Lab test could change immunology

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Imagine using a hand-drawn sketch to identify a person in a crowd.

Now imagine switching to a high-resolution photo to make a match.

That's the shift some researchers at Mayo Clinic and the England-based The Binding Site firm are hoping to make in diagnosing and tracking the progression of multiple myeloma cancer in patients.

"It's night and day difference in terms of the resolution," Dr. David Murray said of using a mass spectrometer versus the decades-old process of gel electrophoresis.

Murray and David Barnidge, Ph.D, have invented a new testing process that uses the mass spectrometer to look for the build up of monoclonal immunoglobulin or "M-Proteins," which can signal the development of the currently incurable cancer in a patient.


They created it in Mayo Clinic's labs in the Hilton Building. Mayo Clinic patented the process, and now it's working with its longtime collaborator The Binding Site to fine-tune the test and eventually work toward having it approved by the U.S. Food and Drug Administration. Mayo Clinic has financial investment in the project. The collaboration uses patents owned by Mayo Clinic and The Binding Site, plus several patents jointly held by both organizations.

The collaboration has spurred The Binding Site to establish a research laboratory in northwest Rochester to focus on the project. In May, a 5,200-square-foot lab was built out in the first level of the Wideth Smith Nolting Building, formerly the Home Design Center, along West Circle Drive.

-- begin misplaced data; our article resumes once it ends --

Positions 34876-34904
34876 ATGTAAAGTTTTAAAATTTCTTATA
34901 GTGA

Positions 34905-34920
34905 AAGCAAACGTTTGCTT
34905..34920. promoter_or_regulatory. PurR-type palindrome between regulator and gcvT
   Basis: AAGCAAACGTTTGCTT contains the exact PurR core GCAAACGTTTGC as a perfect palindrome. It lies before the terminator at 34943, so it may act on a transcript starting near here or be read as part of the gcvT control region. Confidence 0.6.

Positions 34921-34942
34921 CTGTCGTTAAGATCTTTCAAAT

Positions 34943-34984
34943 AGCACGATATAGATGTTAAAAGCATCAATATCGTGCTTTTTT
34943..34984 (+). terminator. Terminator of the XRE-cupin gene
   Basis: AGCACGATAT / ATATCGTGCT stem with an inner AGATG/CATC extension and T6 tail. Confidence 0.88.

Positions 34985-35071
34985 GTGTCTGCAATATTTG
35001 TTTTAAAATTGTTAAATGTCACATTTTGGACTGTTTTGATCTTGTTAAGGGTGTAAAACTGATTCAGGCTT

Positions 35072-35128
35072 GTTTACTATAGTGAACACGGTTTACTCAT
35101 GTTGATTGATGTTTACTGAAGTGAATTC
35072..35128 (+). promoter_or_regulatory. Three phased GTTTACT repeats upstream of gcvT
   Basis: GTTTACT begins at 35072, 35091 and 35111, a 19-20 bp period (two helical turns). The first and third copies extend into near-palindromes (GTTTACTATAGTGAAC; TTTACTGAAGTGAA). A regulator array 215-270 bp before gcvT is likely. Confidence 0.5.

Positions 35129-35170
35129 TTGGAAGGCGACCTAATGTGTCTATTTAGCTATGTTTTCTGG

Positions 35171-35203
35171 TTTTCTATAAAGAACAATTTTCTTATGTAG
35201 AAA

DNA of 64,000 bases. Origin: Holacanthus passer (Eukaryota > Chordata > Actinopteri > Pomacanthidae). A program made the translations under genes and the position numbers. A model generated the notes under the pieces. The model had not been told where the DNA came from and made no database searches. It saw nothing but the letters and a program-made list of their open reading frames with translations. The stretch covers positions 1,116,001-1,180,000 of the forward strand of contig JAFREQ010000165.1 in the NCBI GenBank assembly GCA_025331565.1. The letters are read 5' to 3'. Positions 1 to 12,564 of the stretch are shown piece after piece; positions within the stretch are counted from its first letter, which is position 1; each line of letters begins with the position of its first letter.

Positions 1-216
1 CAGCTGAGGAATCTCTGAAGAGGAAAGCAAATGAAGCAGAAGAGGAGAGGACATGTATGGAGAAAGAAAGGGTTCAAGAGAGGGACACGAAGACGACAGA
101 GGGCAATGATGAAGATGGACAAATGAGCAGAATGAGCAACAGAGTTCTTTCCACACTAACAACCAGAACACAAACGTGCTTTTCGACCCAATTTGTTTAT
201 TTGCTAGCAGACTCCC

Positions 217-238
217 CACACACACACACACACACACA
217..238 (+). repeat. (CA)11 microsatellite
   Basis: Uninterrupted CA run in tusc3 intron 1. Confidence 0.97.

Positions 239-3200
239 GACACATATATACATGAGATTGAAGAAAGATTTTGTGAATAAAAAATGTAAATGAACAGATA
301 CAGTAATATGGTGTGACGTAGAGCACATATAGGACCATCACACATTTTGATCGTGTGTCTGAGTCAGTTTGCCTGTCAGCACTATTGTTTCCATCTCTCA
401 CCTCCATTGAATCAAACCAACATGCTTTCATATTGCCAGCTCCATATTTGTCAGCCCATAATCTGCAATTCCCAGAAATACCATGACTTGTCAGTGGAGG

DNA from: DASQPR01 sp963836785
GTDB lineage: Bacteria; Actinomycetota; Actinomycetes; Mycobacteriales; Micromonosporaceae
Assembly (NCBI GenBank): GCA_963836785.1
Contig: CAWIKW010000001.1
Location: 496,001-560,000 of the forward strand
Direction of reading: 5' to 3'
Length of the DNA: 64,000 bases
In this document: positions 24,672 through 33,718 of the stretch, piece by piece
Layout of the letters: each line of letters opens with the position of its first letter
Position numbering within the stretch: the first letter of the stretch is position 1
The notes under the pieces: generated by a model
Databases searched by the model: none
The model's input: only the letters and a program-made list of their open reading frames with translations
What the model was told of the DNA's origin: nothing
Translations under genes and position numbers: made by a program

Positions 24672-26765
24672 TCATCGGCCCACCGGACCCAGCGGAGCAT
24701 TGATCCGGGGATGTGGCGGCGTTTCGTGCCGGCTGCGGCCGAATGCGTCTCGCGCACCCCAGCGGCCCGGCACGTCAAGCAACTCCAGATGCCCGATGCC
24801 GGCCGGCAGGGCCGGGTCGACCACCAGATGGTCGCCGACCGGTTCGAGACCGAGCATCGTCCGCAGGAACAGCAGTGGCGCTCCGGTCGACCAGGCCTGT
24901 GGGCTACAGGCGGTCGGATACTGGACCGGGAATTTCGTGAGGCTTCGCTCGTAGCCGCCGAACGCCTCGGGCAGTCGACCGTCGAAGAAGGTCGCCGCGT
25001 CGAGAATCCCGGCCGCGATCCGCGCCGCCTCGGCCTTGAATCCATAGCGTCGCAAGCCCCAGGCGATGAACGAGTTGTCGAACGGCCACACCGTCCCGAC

"It all just came together," said Barnidge, standing in blindingly white new laboratory space. Barnidge, who now works for The Binding Site as laboratory director, is outfitting the lab with the necessary equipment and hiring seven researchers to staff it.

Brian DuChateau, the vice president of development for The Binding Site, explains the progression of the collaboration as going through three phases.

"First, it was negotiating terms with Mayo. The next phase is to locate, build and establish the Rochester lab," DuChateau said. "The third phase is development and validation of the test. That's the fun part we're looking forward to getting to."

However, he cautions it probably will take years before the test is considered by the FDA for approval.

Meanwhile, Mayo Clinic is working on a parallel to gain approval to use the test just for its patients. Murray said that separate process could wrap up by the end of 2017.

"We're leading the charge. We want to eventually get this thing out in the hands of the other institutions," Murray said.


This approach stems from when a medical resident with an unusual background arrived at Mayo Clinic's Protein Immunology Lab and saw they were using the gel electrophoresis that dates back to the late 1950s.

Long before becoming a physician, Murray earned a doctorate in chemistry, and he worked as a research chemist for Eastman in Tennessee. After 10 years in that job, he "got the crazy idea to go to medical school." That led him to see how the immunology lab was doing its testing.

"As an industrial chemist, it was like, I knew there were much better ways to do this," he said.

He soon joined forces with Barnidge, as well as Mayo Clinic's Dr. John Mills and others. They soon started doing things with a mass spectrometer that had never been done before. By 2014, they had worked out a new test.

Overall, Barnidge and Murray say their patented test is more efficient, faster and less expensive than the ones in use now. Plus, there is detail that is just not possible with the gels.

"We're seeing details that we've never see before about the antibody repertoire. There are things that I think eventually will change how we think about immunology," said Murray.

DuChateau said this process could open the door for many new tests.

"It's the ultimate diagnostic. If you can ionize it, in theory, you can use this for a lot of different things. Ultimately, this is not just one single project for our Rochester lab," he said.


David Murray

Related Topics: MAYO CLINIC
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